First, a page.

It’s a new year. Reliably, the first three months of the year are filled with people making resolutions, promises, and vows. You know—what they plan on doing differently and all the ways they will change.

Also reliably, those of us who train at commercial gyms know this is the time of year when the gym is flooded with new members, and this leads to a condition that can properly be summarized into a single expletive-filled sentence:

“Fuck, the gym is crowded.”

Within the fitness culture, this time of year is always a source of humor centered around the fact that almost all of these people will be gone in two months. While it's popular to make fun of these people, I do find it hypocritical at times. Think about it. Everyone in life has made some sort of half-hearted promise to himself or herself that he or she, in the end, just wasn't motivated enough to reach. It might not have been in the realm of training, but it was in regards to something else no doubt.

Why does the motivation run out on these things? There is an omniscient recurring theme this time of year about “motivation.” We've all heard these kinds of declarations, and I’m sure you have said them to yourself at times.

“I’m motivated to change this year”

I’m motivated to go the gym!”

“This year is different because I’m finally motivated to insert-generic-goal-that-isn't-going-to-happen!”

Everyone has either said one of these things or heard someone else say it, right? Well, while there are those people who see their goals through, more often than not, none of these things ever come to pass.

Specific to the gym, this phenomenon has a distinct cycle to it. There’s a rush at the beginning of the year when people make New Year's resolutions. January can be utterly ridiculous, so much so that I often change my own training to off hours like 6 a.m. or close to midnight. Then, there is a plateau as the new members stabilize around the third or fourth week of January. From weeks four to eight, however, there is a drop in consistency after the novel initial peak in performance. Somewhere around the six-week mark, the performance really degrades, and past the eight-week mark, most of them are gone from the gym and performance has returned to baseline. March tends to be a restoration to order, with only a few new consistent faces.

In terms of a programming comparison, it tends to look like a poorly planned, over-reaching phase with an enormous increase in volume, a very fast rise in performance as adaptation takes hold, and then a sharp drop as training volume outpaces recovery capacity, followed by a small realization period that nets a relatively minor increase in actual performance capabilities.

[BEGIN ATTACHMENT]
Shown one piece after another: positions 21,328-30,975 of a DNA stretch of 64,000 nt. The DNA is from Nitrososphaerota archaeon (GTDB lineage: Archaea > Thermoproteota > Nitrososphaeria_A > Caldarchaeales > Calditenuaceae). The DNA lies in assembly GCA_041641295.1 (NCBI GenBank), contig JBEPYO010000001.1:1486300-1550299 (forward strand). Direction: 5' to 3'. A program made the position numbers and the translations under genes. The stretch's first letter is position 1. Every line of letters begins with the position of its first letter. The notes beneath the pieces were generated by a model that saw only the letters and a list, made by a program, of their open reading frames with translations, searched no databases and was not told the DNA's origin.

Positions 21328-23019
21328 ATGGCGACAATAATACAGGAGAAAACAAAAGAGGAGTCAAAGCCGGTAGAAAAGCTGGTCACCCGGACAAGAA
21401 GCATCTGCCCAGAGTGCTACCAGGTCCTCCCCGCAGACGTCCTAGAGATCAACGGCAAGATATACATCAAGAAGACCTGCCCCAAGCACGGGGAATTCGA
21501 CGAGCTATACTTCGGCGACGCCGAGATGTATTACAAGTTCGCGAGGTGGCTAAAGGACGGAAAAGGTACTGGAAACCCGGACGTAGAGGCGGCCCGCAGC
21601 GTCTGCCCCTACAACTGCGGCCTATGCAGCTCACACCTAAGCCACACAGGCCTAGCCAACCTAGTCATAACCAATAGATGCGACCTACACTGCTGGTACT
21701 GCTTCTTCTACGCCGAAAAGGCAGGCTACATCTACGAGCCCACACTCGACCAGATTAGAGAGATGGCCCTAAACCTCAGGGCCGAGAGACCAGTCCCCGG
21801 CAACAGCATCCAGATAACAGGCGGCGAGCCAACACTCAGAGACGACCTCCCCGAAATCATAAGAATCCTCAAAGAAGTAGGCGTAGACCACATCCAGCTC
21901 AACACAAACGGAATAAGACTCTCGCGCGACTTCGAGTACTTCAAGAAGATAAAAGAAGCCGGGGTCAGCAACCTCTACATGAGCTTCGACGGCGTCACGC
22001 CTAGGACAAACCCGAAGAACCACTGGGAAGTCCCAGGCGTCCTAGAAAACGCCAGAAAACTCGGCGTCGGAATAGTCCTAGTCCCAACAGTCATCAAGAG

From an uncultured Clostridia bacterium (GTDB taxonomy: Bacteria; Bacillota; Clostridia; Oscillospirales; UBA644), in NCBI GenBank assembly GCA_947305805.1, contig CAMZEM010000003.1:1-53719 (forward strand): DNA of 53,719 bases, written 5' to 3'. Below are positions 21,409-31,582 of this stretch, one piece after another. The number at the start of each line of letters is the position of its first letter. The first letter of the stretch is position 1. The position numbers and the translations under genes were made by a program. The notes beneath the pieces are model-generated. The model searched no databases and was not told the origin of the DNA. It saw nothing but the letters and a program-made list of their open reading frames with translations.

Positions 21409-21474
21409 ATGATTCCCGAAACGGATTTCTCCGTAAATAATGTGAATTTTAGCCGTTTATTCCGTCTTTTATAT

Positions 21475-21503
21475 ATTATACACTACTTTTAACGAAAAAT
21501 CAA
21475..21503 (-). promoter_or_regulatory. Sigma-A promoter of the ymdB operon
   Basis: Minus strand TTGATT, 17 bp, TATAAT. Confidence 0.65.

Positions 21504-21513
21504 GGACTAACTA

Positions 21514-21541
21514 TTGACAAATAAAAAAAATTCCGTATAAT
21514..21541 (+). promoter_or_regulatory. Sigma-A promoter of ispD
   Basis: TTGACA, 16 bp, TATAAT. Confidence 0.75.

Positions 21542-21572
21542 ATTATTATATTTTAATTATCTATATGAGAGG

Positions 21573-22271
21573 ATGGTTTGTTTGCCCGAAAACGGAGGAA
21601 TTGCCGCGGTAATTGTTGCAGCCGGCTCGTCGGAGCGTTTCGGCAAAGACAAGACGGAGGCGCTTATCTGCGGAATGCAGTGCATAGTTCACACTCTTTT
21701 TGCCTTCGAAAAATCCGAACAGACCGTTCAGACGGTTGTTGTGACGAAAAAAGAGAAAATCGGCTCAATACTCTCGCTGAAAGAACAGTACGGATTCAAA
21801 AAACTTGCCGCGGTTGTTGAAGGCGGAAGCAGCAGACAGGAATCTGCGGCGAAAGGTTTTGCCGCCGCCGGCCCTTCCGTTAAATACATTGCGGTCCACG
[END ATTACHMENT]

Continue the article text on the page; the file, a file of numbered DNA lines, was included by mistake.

What does that have to do with motivation? Honestly, this is what most people's “motivation goals” tend to look like. Super excited at the beginning—a short term high of feeling like you are changing when little has really happened, and then a drop as motivation expires...and you are back where you started. Consequently, this leaves you questioning why you just aren't motivated anymore.

However, this is where the fallacy lies. Motivation is not an inherent reason for doing something. Motivation is nothing but a want to do something, and a want is not a reason.

The core of why anyone is driven to continue with a pursuit has little to do with want, but everything to do with why. How badly you want something means nothing if you are not willing to put forth the work and endure the sacrifice to achieve it.

There is nothing wrong with expressing how much you want something, but that motivation won’t last if there isn't a concrete reason behind it.

When I was younger, I was a bit of a pyro. As a disclaimer, I will say that I was never destructive in setting anything on fire. I grew up in a rural area and there was a lot of open land and not much to igniting discarded junk was always fun. For anyone who shares this passion, getting a new light or matchbook is always exciting. You light a few matches, you flick the light on and off, you think about the bottle rocks you saved from the fourth of July that you are going to set off in the sandy creek bed by the park...

This is what motivation is in my mind. Motivation is simply that spark. It's those matches you ignite that burn for a short while, making the world suddenly seem full of possibilities...but then the light goes out. Matches aren’t much fun if there is nothing to burn. Motivation doesn’t mean much if there isn't a reason behind it.

I've outgrown the pyro phase, but I see the same short-term mentality in people, especially at the beginning of a new year. People are fixated on their newfound “motivation.” Unfortunately, though, they are the same people from last year. They haven’t found real reasons to take action. They are just more aware of their wants. So, they make promises that they are never going to uphold.

Fire analogies are always ridiculously simple to make. Motivation without reasons is like matches with nothing to burn, and lacking a serious “why” won’t give you much of a fire. Newspaper doesn’t burn for very long, and neither do half-hearted rationales and promises. And these promises inevitably come crashing down, and the complaint is the every-so-common, “I don’t know what happened, I’m just not motivated anymore.” This might turn into abandonment of the goal and prompt a search for more motivation from a different source. Oftentimes, one thing people seem to turn to is the positive “self-talk” or inspirational speech. While this certainly can be helpful in the short-term, it doesn’t work in the long-term.

A simple example of this is of a video I recently watched of my teammate Clint Darden box squatting 702 pounds by 10. Clint is a professional strongman and is an immensely strong person, and he is always rabidly intense when he trains. I had yet to train that day, and the video got me motivated to go train.